The Brazilian Buttock Lift (BBL) has been denounced this month as the cosmetic surgery procedure with the highest death rate, with calls from the industry for surgeons to stop offering it until further notice.
The British Association of Aesthetic Plastic Surgeons (BAAPS) stated on 4th October that as many as 1 in 3,000 operations of BBL has resulted in the death of a patient, usually due to the risk of accidentally injecting fat into large veins that travel to the heart or brain.
As a result, BAAPS is calling for all members of the association to cease providing the procedure until more research can be conducted.
What is BBL?
BBL is a procedure whereby fat is withdrawn from one area of the body and injected into the buttocks - one of a growing trend of fat transfer operations.
The BAAPS announcement follows the deaths of two British women from the procedure this year. In August, 29-year-old Leah Cambridge died while undergoing a BBL procedure in Turkey. Another woman, as yet unnamed, also died this year, with an inquest into her death due to take place in 2019.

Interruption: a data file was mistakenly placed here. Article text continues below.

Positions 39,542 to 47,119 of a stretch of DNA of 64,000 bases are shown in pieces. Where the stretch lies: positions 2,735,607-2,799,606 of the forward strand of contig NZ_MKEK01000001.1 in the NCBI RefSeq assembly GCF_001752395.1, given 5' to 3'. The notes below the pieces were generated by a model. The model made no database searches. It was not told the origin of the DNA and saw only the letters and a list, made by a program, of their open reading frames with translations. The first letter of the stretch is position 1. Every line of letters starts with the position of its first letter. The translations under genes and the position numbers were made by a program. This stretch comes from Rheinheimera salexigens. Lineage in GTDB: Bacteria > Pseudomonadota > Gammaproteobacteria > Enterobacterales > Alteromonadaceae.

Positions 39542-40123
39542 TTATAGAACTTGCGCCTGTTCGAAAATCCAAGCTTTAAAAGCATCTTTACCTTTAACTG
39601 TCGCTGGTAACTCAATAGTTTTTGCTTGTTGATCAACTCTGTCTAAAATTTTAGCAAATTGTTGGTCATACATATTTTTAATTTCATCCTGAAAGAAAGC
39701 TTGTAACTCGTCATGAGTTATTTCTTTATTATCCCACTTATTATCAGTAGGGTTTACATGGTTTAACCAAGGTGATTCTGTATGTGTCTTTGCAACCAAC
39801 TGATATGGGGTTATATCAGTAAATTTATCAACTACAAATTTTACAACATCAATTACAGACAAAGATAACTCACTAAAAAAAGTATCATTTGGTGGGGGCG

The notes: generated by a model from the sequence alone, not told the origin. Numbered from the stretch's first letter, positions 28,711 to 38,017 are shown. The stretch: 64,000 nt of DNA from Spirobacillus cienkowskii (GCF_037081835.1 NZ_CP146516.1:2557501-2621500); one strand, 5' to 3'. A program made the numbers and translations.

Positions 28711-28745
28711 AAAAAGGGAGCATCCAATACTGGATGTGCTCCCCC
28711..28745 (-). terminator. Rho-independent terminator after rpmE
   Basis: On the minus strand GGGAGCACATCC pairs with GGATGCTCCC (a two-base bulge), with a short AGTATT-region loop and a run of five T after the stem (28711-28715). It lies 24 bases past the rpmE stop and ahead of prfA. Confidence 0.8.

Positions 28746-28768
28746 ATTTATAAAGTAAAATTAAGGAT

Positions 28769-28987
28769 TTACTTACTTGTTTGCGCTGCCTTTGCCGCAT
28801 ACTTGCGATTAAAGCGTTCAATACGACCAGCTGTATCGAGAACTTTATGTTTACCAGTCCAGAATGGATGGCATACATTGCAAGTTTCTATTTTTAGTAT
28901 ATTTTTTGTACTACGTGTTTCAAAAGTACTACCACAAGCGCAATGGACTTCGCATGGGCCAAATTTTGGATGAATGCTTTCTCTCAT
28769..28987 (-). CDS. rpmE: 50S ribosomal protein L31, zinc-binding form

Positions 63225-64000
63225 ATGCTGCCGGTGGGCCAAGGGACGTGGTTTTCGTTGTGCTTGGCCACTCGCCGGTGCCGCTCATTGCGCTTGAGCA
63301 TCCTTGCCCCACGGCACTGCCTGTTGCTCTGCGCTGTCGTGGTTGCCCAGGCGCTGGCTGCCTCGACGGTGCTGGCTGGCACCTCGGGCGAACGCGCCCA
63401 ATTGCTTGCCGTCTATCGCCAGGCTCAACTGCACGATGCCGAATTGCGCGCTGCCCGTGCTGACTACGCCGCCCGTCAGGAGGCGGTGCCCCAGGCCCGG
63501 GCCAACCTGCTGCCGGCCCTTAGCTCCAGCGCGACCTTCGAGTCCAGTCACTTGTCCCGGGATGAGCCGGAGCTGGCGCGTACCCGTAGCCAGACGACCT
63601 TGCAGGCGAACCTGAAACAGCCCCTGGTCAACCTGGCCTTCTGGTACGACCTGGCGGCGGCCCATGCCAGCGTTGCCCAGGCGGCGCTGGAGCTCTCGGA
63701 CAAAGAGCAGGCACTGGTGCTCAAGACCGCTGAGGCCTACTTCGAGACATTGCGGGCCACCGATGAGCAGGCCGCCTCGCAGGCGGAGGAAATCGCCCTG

President of BAAPS, Simon Withey, said: “The Brazilian Buttock Lift is a complex technique, and its death rate of 1/3,000 (or as much as 1/2,000!) is the highest for any aesthetic procedure.
“An international task force has already been assembled to analyse and hopefully prevent future tragedies… However, at the BAAPS, we will go a step further and recommend that all surgeons refrain from performing these procedures until we have more proven data.”
A welcome decision
Michael Saul, partner at Cosmetic Surgery Solicitors, said: “It is fantastic to see that such a bold recommendation has been made by BAAPS, and we, at Cosmetic Surgery Solicitors, welcome Simon Withey’s comments about the dangers of BBL.
“This procedure is well-known in the industry to carry risks and has the double disadvantage of having become intertwined with medical tourism - whereby UK-based patients seek out cheaper deals in clinics in Europe. We have always advised against going abroad for any kind of cosmetic procedure, and so we hope this statement from BAAPS will help to dissuade people who are currently considering travelling abroad in order to save money on a potentially life-altering, if not life-threatening, surgery.”
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